I, namely, the one who am a prisoner in the Lord — I beseech you! 

I beseech you to walk worthily of the calling, namely, the one by which you were called! 

The calling here undoubtedly must be understood in the sense of the saving, efficacious calling which had come unto the church through the preaching of the gospel. This calling is generally distinguished as outward and inward. It is one calling with two aspects. In its outward aspect it comes to us through the preaching of the gospel. Accordingly, we hear it with our physical ears and understand it intellectually. At the same time it is brought to our innermost spiritual understanding, to our hearts, so that we hear not only with our ears, but with our innermost being Christ speaking to us. It is He Who through His Spirit and Word calls us out of darkness into His marvelous light. He who is thus called hears not only the command of Christ to come to Him, but he responds by actually coming to Christ. It is the calling whereby God by His Spirit and Word calls us out of the kingdom of darkness into the kingdom of His dear Son. It is the calling which is irresistible, efficacious, and saving.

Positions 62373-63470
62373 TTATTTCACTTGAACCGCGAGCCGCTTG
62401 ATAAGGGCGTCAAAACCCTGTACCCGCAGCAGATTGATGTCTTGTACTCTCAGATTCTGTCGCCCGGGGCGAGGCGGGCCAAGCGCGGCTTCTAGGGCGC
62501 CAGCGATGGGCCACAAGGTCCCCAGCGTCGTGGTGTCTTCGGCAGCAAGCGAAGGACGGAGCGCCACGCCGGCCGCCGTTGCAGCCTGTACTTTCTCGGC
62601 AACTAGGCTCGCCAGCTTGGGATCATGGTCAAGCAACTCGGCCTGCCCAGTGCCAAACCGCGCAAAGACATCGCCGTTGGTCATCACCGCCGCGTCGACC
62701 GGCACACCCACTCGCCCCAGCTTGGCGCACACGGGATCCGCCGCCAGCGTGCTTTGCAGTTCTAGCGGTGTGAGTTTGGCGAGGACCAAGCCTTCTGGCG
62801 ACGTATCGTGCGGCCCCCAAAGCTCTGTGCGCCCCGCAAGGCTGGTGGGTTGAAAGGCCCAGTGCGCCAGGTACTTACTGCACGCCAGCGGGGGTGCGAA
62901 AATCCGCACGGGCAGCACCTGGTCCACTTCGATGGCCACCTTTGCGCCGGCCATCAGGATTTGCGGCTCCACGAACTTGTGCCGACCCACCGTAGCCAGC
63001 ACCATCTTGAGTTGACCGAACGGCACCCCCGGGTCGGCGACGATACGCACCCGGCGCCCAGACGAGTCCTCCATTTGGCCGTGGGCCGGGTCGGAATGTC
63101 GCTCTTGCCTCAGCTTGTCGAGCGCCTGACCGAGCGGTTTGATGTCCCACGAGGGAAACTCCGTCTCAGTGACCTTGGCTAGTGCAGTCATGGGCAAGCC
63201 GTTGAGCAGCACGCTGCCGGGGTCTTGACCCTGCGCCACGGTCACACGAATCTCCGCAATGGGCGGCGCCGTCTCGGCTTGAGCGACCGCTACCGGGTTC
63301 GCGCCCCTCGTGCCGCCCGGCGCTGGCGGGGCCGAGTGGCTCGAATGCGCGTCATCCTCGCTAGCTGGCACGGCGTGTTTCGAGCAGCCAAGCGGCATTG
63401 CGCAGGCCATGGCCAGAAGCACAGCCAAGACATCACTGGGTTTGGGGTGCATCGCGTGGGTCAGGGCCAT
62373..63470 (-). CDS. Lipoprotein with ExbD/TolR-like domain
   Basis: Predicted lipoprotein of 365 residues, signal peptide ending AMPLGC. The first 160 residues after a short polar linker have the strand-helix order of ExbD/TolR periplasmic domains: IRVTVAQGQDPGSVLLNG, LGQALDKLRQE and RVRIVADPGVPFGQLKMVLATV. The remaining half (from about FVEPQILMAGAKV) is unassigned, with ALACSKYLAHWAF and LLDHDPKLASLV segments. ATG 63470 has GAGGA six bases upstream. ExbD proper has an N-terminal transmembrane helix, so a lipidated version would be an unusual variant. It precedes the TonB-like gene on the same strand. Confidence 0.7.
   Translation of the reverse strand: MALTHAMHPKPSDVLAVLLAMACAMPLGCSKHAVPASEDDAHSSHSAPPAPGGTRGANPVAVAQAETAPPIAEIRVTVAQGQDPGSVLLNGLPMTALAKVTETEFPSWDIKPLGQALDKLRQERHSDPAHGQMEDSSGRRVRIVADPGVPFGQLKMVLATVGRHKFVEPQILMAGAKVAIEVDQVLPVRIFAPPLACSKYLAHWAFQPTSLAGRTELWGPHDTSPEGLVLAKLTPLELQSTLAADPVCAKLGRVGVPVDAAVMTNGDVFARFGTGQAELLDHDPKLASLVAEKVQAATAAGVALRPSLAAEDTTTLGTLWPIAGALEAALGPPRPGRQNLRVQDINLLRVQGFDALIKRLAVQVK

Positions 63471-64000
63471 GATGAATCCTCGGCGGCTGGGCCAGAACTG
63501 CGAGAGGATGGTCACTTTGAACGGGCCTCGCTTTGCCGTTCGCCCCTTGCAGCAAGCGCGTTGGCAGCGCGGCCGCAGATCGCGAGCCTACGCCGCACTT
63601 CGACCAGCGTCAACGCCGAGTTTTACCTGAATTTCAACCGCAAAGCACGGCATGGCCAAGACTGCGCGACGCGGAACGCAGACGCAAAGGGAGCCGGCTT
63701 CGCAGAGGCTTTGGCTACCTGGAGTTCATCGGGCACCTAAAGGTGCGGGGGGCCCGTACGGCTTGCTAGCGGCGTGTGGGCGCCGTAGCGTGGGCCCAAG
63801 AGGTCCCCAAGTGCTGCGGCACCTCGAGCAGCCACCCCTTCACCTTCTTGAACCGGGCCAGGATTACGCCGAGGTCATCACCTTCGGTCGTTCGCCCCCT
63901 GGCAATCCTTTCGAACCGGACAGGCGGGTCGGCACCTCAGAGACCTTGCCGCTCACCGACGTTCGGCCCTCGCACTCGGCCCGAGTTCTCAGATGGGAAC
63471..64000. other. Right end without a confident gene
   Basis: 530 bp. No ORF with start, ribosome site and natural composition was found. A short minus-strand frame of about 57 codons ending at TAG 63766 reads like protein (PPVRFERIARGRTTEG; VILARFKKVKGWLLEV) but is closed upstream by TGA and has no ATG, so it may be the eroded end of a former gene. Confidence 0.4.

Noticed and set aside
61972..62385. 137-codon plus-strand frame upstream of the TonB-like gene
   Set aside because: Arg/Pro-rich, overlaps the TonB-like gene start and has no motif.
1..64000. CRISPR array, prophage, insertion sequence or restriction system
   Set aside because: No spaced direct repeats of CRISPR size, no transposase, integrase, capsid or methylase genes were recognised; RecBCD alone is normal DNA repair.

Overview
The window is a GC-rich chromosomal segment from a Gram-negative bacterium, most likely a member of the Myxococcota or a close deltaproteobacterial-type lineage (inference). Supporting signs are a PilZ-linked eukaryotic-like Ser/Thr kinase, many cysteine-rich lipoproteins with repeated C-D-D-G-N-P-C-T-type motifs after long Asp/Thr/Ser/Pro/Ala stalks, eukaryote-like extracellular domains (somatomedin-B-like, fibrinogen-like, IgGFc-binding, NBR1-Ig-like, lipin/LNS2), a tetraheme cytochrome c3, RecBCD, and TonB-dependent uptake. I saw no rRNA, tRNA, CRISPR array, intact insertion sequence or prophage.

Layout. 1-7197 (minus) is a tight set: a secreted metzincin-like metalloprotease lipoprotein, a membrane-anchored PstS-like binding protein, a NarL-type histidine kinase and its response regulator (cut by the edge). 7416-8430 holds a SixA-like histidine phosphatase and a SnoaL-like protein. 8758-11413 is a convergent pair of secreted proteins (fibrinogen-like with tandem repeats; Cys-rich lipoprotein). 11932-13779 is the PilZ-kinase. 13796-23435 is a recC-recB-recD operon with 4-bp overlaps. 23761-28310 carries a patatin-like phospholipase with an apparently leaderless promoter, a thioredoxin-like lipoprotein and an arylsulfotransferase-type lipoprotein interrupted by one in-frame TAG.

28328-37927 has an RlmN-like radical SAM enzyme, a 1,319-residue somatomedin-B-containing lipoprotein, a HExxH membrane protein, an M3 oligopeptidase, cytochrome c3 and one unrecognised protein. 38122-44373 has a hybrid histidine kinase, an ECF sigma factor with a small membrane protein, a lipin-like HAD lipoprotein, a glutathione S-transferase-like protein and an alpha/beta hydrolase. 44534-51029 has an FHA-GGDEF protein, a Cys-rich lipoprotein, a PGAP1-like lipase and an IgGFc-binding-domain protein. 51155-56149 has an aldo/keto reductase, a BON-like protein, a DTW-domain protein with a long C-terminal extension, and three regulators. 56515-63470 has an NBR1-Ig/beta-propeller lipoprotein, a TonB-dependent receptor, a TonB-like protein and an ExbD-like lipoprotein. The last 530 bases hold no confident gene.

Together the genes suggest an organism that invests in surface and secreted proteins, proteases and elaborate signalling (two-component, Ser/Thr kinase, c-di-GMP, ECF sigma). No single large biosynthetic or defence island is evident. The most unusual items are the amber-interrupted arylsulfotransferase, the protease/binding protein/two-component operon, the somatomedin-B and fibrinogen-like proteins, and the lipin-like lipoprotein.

It is the purpose of God to gather together all things under one Head, Christ. Such is the doctrine which the apostle had expounded in the preceding context. It is the church of Christ, chosen and redeemed by Christ, which constitutes the center of the “all things” being gathered. And the realization of the church is by the efficacious calling, wherewith the elect are called into the holy unity God in Christ is realizing. 

Of that calling the redeemed church is to walk worthily!